This is not a cartoon from a hate website. It is not from an Arab extremist group. It is not from a White supremacist handbook.
It was just shown by Giulio Haas, the ambassador of Switzerland to Iran, at a conference promoting the terrorist state.
That’s right – Switzerland!
Reuters reported that the cartoon appeared on an enormous screen at the conference, under the headline “Iran: now or never.” The cartoon, Reuters said, was a commentary on “responses to the deal,” and showed a pair of doves with American and Iranian flags on their chests, sitting on the head of Israeli Prime Minister Benjamin Netanyahu.
The hateful cartoon was put up on a huge screen during a speech to hundreds of Swiss and Iranian business people at a conference in Zurich on Thursday (August 27), in which he also described Iran as a “pole of stability” in the Middle East.
“Ambassador Haas did not intend to insult anybody with the cartoon,” a Swiss government statement said. “If that is the case, however, he regrets it and seeks the pardon of everyone who could have felt insulted.”
The image appeared at the conference, under the headline “Iran: now or never.” The cartoon, Reuters said, was a commentary on responses to the deal, and showed a pair of doves with American and Iranian flags on their chests, sitting and s#itting on the prime minister’s head.
Haas said Thursday that his almost two-year stint in Tehran has made him certain that America will change its view of Iran as an aggressor.
“Iran at the moment is most probably the pole of stability in a very, very unsafe region,” he said. “Iran seems still for a lot of people to be bearded, elderly gentlemen with turbans. You see them, but you see not a lot of them, especially when you’re dealing with business.”
The dictatorial government-controlled Tehran Times had praise for the conference and offered this report:
Ambassador Giulio Haas was addressing some 500 Swiss business people in Zurich as Europeans race back to Iran, whose markets and oil will be much easier to tap once sanctions are lifted, under a global deal struck last month. “Iran seems still for a lot of people to be bearded, elderly gentlemen with turbans. You see them, but you see not a lot of them, especially when you’re dealing with business.”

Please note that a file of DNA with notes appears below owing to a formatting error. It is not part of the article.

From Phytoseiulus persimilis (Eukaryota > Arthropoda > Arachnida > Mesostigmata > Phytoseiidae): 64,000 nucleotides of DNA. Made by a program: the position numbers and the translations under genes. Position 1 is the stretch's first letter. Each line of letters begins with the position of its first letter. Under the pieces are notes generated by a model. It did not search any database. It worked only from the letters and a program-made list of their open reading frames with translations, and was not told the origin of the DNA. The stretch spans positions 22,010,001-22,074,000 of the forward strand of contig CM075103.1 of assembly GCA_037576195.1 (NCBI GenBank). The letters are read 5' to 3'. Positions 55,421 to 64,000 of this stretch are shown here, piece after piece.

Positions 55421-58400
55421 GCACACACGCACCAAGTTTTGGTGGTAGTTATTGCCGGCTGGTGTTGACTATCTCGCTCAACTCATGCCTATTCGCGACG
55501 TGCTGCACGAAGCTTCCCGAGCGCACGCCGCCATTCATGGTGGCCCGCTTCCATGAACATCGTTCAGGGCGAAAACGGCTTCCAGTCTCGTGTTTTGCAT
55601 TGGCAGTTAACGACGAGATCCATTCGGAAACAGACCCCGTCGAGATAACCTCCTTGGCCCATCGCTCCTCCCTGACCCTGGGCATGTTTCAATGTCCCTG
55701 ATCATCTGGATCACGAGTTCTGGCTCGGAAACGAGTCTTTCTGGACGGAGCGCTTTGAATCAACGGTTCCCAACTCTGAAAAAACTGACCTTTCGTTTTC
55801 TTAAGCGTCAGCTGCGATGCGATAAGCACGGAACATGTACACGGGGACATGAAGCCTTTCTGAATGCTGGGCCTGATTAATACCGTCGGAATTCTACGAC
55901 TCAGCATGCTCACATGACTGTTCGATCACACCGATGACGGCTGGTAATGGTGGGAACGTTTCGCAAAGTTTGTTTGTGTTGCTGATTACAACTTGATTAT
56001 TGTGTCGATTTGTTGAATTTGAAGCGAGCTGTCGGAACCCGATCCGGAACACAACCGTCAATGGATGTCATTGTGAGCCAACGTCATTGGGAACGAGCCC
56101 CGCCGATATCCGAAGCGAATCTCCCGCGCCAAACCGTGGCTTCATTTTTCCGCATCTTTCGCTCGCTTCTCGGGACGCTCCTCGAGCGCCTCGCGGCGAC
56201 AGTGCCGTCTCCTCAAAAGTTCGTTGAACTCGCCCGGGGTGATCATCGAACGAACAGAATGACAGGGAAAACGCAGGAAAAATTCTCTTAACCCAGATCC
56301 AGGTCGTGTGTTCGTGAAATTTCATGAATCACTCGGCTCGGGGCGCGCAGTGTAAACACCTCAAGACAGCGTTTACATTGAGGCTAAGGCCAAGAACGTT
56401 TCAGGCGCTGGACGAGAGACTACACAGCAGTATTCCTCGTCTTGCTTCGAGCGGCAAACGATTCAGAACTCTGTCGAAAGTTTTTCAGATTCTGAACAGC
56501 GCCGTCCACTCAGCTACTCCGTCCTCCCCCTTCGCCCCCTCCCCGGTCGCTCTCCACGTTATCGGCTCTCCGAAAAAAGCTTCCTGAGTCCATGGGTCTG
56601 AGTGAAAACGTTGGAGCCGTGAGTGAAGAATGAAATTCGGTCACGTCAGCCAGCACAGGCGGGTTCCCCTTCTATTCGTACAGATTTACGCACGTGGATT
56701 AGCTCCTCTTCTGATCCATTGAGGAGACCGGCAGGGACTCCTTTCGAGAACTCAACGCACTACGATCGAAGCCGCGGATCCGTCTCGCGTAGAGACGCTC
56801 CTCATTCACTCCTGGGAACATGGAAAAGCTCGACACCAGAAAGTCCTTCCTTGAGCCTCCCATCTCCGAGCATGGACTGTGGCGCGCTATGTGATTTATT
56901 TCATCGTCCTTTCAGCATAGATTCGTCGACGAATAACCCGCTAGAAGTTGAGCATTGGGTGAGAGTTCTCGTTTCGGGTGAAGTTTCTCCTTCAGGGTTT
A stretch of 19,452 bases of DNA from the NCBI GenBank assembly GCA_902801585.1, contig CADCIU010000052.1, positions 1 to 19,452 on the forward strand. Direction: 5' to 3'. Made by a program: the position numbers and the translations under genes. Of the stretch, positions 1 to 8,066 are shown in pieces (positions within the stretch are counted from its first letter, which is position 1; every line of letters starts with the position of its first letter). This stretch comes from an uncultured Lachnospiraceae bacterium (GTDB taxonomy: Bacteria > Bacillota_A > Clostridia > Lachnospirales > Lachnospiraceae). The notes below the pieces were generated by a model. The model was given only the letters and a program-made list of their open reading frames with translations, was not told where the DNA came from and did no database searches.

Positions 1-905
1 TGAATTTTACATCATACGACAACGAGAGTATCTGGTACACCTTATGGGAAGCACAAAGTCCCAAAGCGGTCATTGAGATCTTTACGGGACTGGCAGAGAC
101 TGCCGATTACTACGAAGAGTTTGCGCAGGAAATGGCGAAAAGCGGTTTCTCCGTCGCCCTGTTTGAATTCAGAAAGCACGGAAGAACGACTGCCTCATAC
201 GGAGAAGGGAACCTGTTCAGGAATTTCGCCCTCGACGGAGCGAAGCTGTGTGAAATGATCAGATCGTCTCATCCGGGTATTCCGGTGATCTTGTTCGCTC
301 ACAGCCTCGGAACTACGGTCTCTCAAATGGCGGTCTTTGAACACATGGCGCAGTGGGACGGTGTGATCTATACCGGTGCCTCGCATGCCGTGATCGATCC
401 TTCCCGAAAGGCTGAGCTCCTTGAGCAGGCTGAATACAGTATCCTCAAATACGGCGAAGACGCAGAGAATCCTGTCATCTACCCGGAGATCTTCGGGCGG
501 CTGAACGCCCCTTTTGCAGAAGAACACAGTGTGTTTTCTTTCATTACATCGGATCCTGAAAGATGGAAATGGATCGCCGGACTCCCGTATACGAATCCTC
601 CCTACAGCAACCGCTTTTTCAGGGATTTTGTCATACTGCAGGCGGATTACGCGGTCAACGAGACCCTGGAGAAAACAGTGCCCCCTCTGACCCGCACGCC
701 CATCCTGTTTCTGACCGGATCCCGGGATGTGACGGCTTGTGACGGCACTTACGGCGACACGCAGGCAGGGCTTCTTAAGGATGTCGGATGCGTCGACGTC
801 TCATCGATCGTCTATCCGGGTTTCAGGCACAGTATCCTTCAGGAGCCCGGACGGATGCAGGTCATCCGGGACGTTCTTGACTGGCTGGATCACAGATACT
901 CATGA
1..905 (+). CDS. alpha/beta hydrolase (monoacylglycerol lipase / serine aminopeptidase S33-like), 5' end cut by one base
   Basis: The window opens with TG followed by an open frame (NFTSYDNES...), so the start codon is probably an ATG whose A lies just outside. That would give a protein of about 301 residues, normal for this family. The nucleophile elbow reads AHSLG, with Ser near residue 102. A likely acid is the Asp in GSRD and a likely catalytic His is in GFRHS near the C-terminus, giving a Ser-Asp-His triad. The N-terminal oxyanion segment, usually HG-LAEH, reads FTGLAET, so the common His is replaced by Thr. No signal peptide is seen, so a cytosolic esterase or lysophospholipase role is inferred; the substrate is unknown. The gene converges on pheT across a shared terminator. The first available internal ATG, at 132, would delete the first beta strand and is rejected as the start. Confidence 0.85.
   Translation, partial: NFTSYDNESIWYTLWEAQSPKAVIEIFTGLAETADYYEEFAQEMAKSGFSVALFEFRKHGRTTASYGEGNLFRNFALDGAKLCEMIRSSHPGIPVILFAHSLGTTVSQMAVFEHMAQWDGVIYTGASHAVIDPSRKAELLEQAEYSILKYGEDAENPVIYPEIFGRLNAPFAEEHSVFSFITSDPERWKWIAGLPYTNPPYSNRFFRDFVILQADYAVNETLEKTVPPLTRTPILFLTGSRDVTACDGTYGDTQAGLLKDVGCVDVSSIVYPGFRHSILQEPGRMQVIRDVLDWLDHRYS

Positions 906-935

Iran’s adversaries in the Middle East, particularly Israel and Saudi Arabia, oppose the deal Tehran struck with world powers, limiting its nuclear work in return for sanctions relief.
Haas said his nearly two years in Tehran had convinced him Western perceptions of Iran as the world’s most aggressive nation were about to change. Iran at the moment is most probably the pole of stability in a very, very unsafe region,” he told the conference.
Iran’s financial system should escape crippling restrictions next year, leaving foreign companies contemplating 80 million consumers, $35 trillion worth of petroleum reserves and deep infrastructure needs.
Experts cautioned that Iran remains a difficult market, telling the conference that bureaucracy, nepotism and corruption were common, as were the threat from product piracy and legal unpredictability.
Nevertheless, speakers described Iran as a “virgin market” of sophisticated consumers ready for business with the West.
“Be brave,” urged Ali Amiri of ACL Asset Management, an Iran-focused investment firm. “You’ve been to wilder places: Saudi Arabia, Egypt, Kuwait, South Africa, Nigeria. If you can bear those places, Iran is a walk in the park.”
The term “virgin market” probably refers to economic deals in the works – nuclear reactors from communist countries Russia and China, even the yields from a recent visit by Britain’s UK Foreign Secretary Philip Hammond to sanctify the former colonial power’s presence in Tehran.
Comments by CNN brings to mind “wilder places”, especially in the history of the reopened embassy:
The assault by student protesters on the UK Embassy and a separate diplomatic compound in Tehran in November 2011 prompted outrage and led Britain to close the embassy’s doors and withdraw all its staff from Iran. Britain also closed the Iranian Embassy in London and ordered all Iranian diplomats to leave.
The protest in Tehran was sparked by anger at UK sanctions imposed against Iranian institutions over the nation’s nuclear program. The embassy buildings should have been guarded by Iranian security officers.
It is a task to determine the most spineless nation, especially when the U.S. faces such stiff (upper lip) competition from both the Isles and the Continent.